Predicting the coups of 2014

The dart-throwing chimp takes a look.

Marko Djurica
Demonstrators in Kiev would like to see the back of Viktor Yanukovich. They might get something else.

Where are coups most likely this year? Political scientist Jay Ulfelder, who uses statistical models based on past history from who colonized a country to GDP to frequency of coups in a nation's past, takes a stab at it.

He cautions (at his blog The Dart-Throwing Chimp) that identifying where a coup is "likeliest" doesn't mean one will occur - far from it. As he writes: "Statistically speaking, the safest bet for any country almost any year is that a coup attempt won’t occur. The point of this exercise is to try to get a better handle on where the few coup attempts we can expect to see this year are most likely to happen."

He separates nations into fifths - the top fifth, the countries likeliest to suffer a coup, the bottom fifth where it's least likely. The bottom three-fifths aren't really at risk at all. Within the top fifth of 40 countries, seven stand out as far more likely than those that follow. In order:

  • Guinea
  • Madagascar
  • Mali
  • Equatorial Guinea
  • Niger
  • Guinea-Bissau
  • Sudan
  • There are no countries from Europe in the top-fifth on his map (represented by the color red), with the Ukraine the only country in the second-fifth (orange). Ecuador and Haiti are the only two countries in the Americas in red on the map. Six countries in Asia are in the most at risk category, and only one in the Middle East (Iraq). To a casual observer Yemen being in the second fifth rather than the top tier is kind of surprising, but that's what his numbers show. The remaining countries are in Africa (among them Egypt and Algeria).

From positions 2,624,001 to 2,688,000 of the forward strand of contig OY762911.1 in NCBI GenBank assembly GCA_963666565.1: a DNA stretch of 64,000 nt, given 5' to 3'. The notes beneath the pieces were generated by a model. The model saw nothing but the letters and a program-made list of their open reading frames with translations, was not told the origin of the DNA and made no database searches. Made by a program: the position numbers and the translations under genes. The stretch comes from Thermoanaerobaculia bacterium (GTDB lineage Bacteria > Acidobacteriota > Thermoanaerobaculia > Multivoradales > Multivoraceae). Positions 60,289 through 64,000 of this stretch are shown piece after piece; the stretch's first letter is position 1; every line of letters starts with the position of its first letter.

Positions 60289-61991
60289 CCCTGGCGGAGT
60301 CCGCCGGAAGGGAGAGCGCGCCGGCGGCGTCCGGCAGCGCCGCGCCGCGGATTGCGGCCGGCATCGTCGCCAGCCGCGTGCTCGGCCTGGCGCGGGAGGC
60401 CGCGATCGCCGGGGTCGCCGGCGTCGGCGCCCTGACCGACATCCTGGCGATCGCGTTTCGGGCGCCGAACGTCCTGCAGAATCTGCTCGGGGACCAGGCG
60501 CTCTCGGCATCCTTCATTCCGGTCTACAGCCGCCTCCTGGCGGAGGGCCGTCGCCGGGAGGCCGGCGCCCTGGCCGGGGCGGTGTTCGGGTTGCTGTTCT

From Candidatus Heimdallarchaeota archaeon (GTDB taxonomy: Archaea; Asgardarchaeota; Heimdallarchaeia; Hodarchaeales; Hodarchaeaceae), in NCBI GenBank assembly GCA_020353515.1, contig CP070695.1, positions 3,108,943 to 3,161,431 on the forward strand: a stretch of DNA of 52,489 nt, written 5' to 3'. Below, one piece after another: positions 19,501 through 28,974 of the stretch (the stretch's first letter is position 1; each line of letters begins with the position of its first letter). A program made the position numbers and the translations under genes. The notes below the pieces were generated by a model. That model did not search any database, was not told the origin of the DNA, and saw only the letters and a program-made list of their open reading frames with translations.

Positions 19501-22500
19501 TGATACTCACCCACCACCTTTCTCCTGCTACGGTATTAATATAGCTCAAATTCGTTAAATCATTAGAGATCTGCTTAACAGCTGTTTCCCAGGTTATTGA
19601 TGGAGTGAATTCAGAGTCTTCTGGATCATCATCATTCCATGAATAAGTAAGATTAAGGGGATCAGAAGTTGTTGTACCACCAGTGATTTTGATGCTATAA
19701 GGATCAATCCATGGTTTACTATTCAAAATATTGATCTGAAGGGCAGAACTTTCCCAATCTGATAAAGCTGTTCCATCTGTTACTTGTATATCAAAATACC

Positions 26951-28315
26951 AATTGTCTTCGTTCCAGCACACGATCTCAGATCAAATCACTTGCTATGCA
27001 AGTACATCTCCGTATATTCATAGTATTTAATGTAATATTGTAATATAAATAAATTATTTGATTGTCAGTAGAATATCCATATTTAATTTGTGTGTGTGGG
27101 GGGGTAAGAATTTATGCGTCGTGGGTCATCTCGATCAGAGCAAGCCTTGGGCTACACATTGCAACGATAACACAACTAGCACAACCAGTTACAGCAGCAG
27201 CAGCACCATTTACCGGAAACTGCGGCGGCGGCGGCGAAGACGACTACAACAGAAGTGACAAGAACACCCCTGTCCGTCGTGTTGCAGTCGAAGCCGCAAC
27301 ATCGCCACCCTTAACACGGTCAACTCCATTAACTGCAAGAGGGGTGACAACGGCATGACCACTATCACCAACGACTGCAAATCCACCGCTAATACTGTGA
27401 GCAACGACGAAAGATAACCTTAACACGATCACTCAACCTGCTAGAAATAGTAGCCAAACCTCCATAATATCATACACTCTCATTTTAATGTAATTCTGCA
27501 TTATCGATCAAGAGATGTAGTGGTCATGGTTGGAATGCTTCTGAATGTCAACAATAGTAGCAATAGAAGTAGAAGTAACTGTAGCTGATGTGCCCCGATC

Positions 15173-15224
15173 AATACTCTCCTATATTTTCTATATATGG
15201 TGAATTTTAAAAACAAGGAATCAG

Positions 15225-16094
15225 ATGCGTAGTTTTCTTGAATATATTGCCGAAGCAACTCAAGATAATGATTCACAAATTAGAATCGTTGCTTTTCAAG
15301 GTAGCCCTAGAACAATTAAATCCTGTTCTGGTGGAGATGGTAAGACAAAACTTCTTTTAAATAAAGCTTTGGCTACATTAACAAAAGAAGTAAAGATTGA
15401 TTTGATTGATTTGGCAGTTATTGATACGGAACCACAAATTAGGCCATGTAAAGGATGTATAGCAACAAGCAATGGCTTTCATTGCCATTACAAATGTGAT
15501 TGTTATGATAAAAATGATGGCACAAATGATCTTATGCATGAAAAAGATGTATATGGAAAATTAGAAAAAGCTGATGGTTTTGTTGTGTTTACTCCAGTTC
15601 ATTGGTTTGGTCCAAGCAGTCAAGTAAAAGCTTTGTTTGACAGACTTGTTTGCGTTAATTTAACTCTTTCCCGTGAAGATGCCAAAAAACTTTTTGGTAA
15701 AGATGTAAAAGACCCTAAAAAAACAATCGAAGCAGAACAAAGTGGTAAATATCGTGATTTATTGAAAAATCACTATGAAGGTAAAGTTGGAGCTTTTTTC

Recent coups, among other factors, increase the chances of a coup in the coming year in his model, and the numbers rely on the definition of "coup" by the Center for Systemic Peace. (Correction: While Jay relied on CSP last year, he writes in to say "this year I used a mash-up of coup lists from two sources, not just CSP.) Since that's a somewhat subjective determination, it can effect the numbers substantially. As Ulfelder wrote about his 2013 predictions:

    Finally, notable for its absence is Egypt, which ranks 48th on the 2013 list and has been a source of coup rumors throughout its seemingly interminable transitional period. It’s worth noting though, that if you consider SCAF’s ouster of Mubarak in 2011 to be a successful coup (CSP doesn’t), Egypt would make its way into the top 30.

    Again - the safe bet is that a coup or coup attempt won't take place in any of these countries. At least, in particular. But Ulfelder's post on the matter, full of details about how his models are built and tweaked, is an interesting window on how this type of forecasting is done warts, uncertainty, and all.

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